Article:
Luiz Felipe Scolari is everything that Sven-Goran Eriksson is not. Scolari, the Brazilian who is the head coach of Portugal, is demonstrative, three-dimensional, and single-minded.
He is one reason why England should worry when the two national teams meet in the heat of Gelsenkirchen on Saturday afternoon. He is one reason why England will do well to win the third quarter-final match of this 18th Fifa World Cup.
Scolari was the first choice of the Football Association to take over from Eriksson as the head coach of England. Scolari did not want the job, citing potential media intrusion as his chief reason. In truth, Scolari would not have relished the mechanical nature of northern European football. He likes to work with men who play with their hearts, not their heads.
"I don't want this situation involving England because, in two days during which I was not even the coach, and had never even agreed to anything, my life was invaded," Scolari said of his decision not to take over as the head coach of England.
"There are 20 reporters outside my house now. If that is part of another culture, it is not part of my culture."
Eriksson has tolerated the English media, but it helps to cushion the blow that he earns in excess of £4 million a year. Scolari earns less with Portugal but if it bothers him, he is not saying.
He is the most successful manager in the world at the moment. He led Brazil to victory in the World Cup final four years ago, led Portugal to the Euro 2004 final two years ago, and has created the strongest Portugal team since 1966. He might look like an English gentleman from a cheap 1940s movie but his attitude is Latin, with a bit of European steal thrown in for good measure.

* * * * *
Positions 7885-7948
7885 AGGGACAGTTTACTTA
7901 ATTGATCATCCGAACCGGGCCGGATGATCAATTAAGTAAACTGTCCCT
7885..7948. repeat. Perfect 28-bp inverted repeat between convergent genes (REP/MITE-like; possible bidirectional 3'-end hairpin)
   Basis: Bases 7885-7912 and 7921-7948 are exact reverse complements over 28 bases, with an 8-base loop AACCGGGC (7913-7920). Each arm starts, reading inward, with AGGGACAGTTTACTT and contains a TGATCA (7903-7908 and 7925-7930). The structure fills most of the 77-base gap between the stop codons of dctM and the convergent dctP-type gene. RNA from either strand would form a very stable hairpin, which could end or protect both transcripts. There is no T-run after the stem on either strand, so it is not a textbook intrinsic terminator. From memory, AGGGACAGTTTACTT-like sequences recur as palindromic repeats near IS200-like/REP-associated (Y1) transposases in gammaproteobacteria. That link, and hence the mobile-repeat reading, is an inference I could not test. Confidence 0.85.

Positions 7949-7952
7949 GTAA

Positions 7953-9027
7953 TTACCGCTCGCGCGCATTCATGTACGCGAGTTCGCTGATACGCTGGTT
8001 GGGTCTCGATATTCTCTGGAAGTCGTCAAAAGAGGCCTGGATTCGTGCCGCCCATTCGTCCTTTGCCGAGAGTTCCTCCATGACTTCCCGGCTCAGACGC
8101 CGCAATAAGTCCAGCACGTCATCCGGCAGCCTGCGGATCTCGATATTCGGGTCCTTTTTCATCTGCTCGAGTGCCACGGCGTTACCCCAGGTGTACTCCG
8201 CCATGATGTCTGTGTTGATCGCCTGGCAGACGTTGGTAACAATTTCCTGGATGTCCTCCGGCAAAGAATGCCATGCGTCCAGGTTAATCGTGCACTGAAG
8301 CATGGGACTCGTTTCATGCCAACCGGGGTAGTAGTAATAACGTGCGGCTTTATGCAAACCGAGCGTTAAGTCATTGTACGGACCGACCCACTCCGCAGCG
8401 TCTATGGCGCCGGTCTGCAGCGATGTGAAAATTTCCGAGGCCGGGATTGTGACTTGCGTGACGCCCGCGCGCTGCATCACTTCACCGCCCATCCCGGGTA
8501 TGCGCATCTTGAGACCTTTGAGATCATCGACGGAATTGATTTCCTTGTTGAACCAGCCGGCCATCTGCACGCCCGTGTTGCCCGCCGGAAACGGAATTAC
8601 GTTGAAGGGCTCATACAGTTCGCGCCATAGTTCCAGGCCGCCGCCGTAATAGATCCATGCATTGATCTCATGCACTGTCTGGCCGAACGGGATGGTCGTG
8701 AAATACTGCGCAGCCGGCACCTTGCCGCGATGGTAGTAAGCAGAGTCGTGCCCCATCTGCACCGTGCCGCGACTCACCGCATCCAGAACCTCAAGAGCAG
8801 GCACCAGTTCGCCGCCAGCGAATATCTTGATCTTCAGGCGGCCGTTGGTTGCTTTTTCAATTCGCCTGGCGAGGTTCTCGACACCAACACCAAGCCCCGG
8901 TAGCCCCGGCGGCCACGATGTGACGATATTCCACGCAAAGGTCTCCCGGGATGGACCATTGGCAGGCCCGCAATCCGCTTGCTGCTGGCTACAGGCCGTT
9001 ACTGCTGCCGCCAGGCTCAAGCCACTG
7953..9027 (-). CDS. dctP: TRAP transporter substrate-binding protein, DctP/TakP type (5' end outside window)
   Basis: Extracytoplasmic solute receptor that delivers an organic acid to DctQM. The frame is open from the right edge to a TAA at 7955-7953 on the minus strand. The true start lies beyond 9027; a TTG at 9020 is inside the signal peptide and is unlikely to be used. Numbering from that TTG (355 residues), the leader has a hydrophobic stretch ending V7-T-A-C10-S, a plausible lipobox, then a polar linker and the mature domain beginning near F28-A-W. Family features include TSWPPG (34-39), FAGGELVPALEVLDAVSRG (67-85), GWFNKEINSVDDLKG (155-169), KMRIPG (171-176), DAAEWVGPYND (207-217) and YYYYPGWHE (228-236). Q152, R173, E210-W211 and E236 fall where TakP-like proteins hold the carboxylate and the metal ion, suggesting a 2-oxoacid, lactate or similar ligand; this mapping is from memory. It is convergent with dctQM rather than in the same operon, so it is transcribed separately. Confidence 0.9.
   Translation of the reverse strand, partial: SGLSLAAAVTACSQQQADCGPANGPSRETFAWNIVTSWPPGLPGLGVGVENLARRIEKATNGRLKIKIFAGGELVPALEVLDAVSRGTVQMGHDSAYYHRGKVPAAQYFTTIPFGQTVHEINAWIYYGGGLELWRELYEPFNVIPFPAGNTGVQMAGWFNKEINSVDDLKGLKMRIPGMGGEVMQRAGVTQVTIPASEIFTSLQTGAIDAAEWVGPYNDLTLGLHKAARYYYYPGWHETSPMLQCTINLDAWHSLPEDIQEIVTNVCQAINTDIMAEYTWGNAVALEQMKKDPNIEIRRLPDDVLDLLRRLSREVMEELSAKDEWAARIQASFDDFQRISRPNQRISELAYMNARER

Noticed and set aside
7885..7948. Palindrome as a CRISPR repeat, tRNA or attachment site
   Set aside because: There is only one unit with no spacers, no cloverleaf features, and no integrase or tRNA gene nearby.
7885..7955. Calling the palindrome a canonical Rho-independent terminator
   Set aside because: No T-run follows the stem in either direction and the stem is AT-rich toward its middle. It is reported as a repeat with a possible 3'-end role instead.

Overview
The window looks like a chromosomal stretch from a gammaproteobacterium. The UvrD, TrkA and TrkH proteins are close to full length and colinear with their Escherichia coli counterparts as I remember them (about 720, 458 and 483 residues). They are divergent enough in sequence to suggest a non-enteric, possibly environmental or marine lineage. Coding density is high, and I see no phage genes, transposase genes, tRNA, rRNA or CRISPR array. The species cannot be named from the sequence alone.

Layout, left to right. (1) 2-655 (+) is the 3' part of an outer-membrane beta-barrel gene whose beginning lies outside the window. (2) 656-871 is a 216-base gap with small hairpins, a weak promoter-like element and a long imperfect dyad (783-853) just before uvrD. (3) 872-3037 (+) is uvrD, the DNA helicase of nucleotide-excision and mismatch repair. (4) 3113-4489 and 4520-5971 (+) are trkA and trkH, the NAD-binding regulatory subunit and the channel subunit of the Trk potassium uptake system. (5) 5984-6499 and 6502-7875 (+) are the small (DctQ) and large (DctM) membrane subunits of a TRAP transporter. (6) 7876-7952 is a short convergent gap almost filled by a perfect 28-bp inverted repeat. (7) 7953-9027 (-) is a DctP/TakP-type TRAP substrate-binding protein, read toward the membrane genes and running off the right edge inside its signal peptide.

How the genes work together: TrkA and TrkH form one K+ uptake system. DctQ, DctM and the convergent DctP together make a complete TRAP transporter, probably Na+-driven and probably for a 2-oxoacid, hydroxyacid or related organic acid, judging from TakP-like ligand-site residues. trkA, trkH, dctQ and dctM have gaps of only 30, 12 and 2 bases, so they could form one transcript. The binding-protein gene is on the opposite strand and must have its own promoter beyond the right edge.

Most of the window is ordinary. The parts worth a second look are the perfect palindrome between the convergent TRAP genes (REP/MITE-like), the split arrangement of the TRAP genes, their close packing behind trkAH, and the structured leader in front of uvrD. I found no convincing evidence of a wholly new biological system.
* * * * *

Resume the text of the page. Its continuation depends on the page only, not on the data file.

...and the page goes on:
Scolari could not be more contrasting with Eriksson, who seems to earn a fortune merely for saying nothing and doing little. He is supposed to be the great thinker of English football, except that he seems to achieve less the more introspective he becomes. He has, so far, proved unable to turn the best collection of English players since 1970 into a truly great England team. That is some achievement.
Whereas Eriksson is reserved and composed, Scolari is gregarious and edgy. The two teams personify their managers. When they met in the quarter-finals of Euro 2004 in Lisbon, they produced a memorable match, and one can expect the same in Gelsenkirchen.
But this is a Portugal team like no other. When Scolari took over as the manager of Brazil, the purists complained because he was seen as the man who would diminish the country's creative brilliance. But Scolari won the World Cup by merging Latin flamboyance with European organization.
On their way to winning the 2002 World Cup, Brazil defeated England in the quarter-finals. It was the day, in the big heat of Shizuoka, that the ten men of Brazil taught the 11 men of England how to play keep-ball. It was the day that the enthusiasm of one man overshadowed the reservations of the other.
Scolari has now won 11 successive World Cup matches (seven with Brazil in 2002 and now four with Portugal in 2006) and he has masterminded victories over England in successive tournaments. He has almost become Eriksson's nemesis.
But history will count for nothing in Gelsenkirchen.
Man for man, England are superior to Portugal, even if Portugal do have the better manager. Portugal and England emerged from easy first-round groups but only Portugal needed to be on top form to win in the second round. Whereas England struggled to put out Ecuador, Portugal worked hard to defeat Holland.
There is a perception that Eriksson is too loyal to drop players like David Beckham who are all fame and nothing else. Scolari has a track record in standing up to big-name players who, for whatever reason, no longer fit into a system.
Scolari has said that it is teams who win matches, but one might argue that Eriksson played a part in England's defeat to Brazil in 2002. With the scores level at half-time, and England still reeling after conceding an equalizer, Eriksson did little to inspire confidence.
"What we needed was Winston Churchill," one player said. "What we got was Iain Duncan Smith."
Scolari did not need to intervene. He could already see that England were defeated and that Brazil were heading into the semi-finals.
In Gelsenkirchen on Saturday, Portugal will begin with an edge. His name is Luiz Felipe Scolari.